Geopolitics Is on Putin's Mind at G-8 Summit
Say what you want about his authoritarian leanings, you have to respect Russian President Vladimir Putin's political and public—diplomacy skills. He is using flattery and espousal of certain fashionable causes with little impact on his nation to build capital among the world's publicity—seeking advocacy groups as cover for his own backsliding on other issues of greater political import.
Case in point: last week's "Civil G8 2006 Forum for Nongovernmental Organizations," which brought together some 700 representatives of nongovernmental organizations in Moscow as a precursor to this weekend's St. Petersburg G—8 summit. Admitted to the G—8 in 1997, Russia is serving as president of the informal body —— and host of the annual summit —— for the first time.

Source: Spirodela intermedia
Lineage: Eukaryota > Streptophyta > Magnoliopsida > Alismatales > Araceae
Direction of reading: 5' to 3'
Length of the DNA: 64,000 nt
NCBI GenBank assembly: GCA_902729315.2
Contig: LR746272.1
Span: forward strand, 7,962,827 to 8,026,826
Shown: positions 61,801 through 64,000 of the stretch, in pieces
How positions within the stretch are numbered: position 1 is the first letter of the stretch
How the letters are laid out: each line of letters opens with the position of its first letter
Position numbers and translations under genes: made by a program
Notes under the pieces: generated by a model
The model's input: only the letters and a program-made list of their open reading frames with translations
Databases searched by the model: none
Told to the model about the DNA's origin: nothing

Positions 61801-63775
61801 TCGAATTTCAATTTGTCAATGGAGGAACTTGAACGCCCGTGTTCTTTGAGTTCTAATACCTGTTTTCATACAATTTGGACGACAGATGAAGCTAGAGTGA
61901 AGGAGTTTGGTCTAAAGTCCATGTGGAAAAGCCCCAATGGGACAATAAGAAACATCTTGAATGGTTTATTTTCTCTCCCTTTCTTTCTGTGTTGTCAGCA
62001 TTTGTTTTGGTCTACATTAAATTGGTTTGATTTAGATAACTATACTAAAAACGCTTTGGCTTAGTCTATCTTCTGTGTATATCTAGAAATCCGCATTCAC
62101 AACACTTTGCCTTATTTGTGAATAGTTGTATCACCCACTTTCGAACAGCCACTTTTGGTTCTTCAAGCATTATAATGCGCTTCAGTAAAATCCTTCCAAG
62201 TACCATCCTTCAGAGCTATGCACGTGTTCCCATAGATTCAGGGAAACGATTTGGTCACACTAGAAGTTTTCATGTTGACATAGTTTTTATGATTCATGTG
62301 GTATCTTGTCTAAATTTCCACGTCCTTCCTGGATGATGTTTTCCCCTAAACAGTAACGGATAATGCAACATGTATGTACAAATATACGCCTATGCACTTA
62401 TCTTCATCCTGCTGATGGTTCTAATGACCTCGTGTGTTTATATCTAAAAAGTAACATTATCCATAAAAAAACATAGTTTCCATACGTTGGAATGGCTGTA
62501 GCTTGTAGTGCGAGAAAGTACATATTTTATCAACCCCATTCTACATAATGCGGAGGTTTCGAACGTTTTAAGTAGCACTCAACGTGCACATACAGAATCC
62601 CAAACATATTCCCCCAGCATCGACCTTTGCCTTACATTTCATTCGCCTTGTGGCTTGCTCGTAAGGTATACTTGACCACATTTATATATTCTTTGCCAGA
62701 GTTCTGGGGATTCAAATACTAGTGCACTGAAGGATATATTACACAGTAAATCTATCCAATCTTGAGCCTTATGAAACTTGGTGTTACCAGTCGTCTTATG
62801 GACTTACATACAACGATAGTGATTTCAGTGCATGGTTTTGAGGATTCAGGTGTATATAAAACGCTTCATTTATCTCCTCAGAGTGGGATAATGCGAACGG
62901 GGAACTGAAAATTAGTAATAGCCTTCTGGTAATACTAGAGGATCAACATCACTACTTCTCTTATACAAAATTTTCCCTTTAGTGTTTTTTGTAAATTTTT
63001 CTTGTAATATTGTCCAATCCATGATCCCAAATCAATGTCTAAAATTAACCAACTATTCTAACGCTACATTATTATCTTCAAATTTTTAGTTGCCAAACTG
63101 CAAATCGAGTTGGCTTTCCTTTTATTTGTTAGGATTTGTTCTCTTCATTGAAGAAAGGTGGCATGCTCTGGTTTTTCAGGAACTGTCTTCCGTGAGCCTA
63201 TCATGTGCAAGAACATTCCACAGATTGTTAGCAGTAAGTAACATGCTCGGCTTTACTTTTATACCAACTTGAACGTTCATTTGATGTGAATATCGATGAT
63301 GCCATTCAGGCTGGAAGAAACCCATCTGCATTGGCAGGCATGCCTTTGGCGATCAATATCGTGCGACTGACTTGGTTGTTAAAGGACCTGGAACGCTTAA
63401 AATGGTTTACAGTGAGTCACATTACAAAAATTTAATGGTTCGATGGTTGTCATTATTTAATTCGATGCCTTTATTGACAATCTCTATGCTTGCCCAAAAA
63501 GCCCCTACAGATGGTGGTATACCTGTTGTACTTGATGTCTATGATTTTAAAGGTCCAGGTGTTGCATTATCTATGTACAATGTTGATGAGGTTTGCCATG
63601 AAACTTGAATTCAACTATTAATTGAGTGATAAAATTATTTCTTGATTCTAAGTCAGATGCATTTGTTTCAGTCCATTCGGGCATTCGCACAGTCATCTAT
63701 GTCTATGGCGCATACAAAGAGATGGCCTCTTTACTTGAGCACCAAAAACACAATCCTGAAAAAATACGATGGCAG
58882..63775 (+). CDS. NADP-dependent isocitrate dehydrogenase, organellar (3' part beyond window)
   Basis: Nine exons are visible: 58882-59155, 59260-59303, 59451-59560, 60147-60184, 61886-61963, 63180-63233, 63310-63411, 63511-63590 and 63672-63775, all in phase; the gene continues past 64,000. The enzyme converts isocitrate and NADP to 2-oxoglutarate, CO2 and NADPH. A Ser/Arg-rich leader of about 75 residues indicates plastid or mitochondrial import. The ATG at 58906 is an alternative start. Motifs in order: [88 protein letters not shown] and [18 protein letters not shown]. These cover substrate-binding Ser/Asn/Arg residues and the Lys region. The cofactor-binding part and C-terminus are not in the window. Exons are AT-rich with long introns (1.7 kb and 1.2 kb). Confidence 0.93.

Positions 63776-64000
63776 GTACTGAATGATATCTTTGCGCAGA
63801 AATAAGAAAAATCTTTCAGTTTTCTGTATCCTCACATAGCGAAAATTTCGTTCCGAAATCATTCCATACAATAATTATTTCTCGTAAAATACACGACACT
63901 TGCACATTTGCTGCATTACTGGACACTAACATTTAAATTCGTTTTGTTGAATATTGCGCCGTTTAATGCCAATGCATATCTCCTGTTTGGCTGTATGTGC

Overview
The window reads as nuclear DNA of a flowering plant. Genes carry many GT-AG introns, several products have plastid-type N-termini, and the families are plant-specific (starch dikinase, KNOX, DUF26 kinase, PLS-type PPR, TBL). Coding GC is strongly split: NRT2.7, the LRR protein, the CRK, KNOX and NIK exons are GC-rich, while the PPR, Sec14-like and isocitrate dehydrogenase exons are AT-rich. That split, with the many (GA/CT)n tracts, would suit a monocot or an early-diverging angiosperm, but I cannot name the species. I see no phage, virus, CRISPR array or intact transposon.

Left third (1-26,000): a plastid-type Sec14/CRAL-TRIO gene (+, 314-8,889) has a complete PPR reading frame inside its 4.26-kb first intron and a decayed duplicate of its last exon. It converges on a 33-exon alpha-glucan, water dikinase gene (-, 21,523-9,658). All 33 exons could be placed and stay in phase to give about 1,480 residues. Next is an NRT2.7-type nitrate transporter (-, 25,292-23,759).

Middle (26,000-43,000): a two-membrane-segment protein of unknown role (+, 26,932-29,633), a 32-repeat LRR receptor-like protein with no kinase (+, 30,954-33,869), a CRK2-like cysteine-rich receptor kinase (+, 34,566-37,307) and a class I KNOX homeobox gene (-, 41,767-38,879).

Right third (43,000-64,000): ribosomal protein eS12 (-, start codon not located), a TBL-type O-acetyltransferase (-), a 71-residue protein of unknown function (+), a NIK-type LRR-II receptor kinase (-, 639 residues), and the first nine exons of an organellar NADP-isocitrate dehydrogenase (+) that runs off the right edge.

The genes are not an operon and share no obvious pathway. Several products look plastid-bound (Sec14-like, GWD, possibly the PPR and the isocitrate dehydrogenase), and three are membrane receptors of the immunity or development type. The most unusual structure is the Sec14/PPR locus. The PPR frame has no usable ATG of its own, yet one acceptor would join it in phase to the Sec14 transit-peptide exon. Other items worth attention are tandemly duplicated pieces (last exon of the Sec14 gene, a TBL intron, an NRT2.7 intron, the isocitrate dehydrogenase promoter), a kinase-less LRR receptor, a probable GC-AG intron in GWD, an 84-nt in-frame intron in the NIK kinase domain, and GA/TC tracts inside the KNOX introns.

President Putin used the Civil G8 Forum to:
— more or less quiet the groups that created a ruckus outside last year's G—8 summit in Gleneagles, Scotland;
— rehabilitate his image as a democratic statesman;
— indulge in some one—upsmanship vis—